A cancer pill can cost patients more than the same treatment given as an infusion.
A cancer pill can cost patients more than the same treatment given as an infusion. iStockphoto.com
When the diagnosis is cancer, the expenses can pile up in a hurry.
Even people with insurance can face steep copayments for drugs, a sizable share of hospital bills and significant incidentals. These side effects of cancer care are sometimes even called "financial toxicity."
So wouldn't it make sense for doctors and patients to talk over the financial strain that cancer treatment might bring and what might be done to manage it?
Well, it's not always easy for patients to bring it up, says S. Yousuf Zafar, a gastrointestinal cancer specialist at Duke Cancer Institute. He and his colleagues recently asked hundreds of insured cancer patients at Duke and three affiliated rural cancer clinics about their financial concerns.
Median household income for the people in study was about $60,000 a year, and the median out-of-pocket costs for their care were nearly $600 a month .
"The bottom line was that patients want to talk about the cost but only a minority actually do," Zafar tells Shots.
The people who did talk about financial issues told the researchers it was helpful to do so. "They said it helped decrease their expenses," Zafar says. Unfortunately, in this study the researchers didn't get into the details of how that happened.
But he drew one possible way from his own practice. "I treat colon cancer, and I have the option of giving a drug as an IV or an oral pill," he says. "If I give the pill form, the patient faces a copay even if they have insurance, and that copay goes away if I give the intravenous version."
The two forms of the drug are pretty much the same when it comes to effectiveness, though the side effects differ a little. "For the most part, it doesn't matter to me," he says. "It comes down to patient preference and cost."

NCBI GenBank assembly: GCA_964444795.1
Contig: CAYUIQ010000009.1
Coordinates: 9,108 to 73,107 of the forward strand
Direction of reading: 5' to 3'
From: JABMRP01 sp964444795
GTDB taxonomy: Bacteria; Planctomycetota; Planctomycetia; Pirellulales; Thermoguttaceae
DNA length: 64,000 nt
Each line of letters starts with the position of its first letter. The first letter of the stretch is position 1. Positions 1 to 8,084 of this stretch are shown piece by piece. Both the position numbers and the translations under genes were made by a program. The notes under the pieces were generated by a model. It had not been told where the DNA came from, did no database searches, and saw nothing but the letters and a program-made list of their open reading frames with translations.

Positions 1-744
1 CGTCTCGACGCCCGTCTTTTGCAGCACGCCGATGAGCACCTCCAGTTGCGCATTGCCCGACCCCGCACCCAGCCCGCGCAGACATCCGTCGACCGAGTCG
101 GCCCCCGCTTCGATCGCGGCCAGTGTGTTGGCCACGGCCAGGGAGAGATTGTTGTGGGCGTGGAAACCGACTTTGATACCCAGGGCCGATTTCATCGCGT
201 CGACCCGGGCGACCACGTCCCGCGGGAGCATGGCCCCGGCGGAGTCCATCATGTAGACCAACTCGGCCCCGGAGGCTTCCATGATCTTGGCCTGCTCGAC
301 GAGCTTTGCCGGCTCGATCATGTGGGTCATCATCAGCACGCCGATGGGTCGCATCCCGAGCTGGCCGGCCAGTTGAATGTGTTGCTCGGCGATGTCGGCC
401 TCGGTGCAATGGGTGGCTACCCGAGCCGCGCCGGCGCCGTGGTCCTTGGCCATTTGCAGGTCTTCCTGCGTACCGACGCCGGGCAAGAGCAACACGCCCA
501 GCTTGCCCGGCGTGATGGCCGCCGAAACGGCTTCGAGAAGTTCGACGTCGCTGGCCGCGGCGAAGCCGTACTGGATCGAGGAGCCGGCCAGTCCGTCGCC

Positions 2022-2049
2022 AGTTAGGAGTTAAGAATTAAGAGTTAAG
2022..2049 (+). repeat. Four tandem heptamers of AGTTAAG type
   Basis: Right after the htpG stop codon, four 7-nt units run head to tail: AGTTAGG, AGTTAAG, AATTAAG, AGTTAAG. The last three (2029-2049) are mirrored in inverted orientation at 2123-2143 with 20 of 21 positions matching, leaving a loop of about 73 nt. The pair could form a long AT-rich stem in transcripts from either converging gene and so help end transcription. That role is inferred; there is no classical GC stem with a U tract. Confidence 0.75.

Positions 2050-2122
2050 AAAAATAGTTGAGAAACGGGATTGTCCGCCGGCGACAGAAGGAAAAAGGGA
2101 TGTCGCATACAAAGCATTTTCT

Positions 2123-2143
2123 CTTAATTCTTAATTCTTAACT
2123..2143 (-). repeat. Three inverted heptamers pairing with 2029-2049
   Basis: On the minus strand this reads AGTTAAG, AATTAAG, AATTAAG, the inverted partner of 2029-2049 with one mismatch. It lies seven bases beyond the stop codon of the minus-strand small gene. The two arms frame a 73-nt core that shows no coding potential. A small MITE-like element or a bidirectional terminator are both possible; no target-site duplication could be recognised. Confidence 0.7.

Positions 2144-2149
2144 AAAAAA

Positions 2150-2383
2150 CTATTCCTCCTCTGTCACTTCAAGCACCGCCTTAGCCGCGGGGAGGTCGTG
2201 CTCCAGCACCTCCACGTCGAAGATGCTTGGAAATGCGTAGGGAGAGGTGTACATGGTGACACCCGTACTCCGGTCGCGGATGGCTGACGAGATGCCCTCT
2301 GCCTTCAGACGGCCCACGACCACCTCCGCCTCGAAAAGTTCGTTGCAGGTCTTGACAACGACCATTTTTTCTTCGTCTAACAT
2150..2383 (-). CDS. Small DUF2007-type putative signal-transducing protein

Why don't most patients ask about costs?
"Many said they didn't think their financial problems were bad enough to bring it up," he says. "Many said they wanted the best care regardless of costs." And they may have been worried that doctors might cut corners on care after a cost discussion.
Some patients said it's not their doctor's job to think about the costs, Zafar says, and others figured the doctor wouldn't know what to do about them anyway.
Patients might have a point there. "I don't think the majority of oncologists are prepared to have a discussion about cost," he says. "Quite honestly, we haven't received the training to do so."
In the meantime, doctors can direct patients to social workers and financial counselors to lend a hand. "Any help is likely better than none," Zafar says.
Doctor need to get with it, though. "We can't necessarily give the best care to patients unless we address cost," Zafar says.
The research hasn't been published yet. Zafar will present the findings to cancer specialists at the American Society of Clinical Oncology annual meeting in Chicago in a few weeks.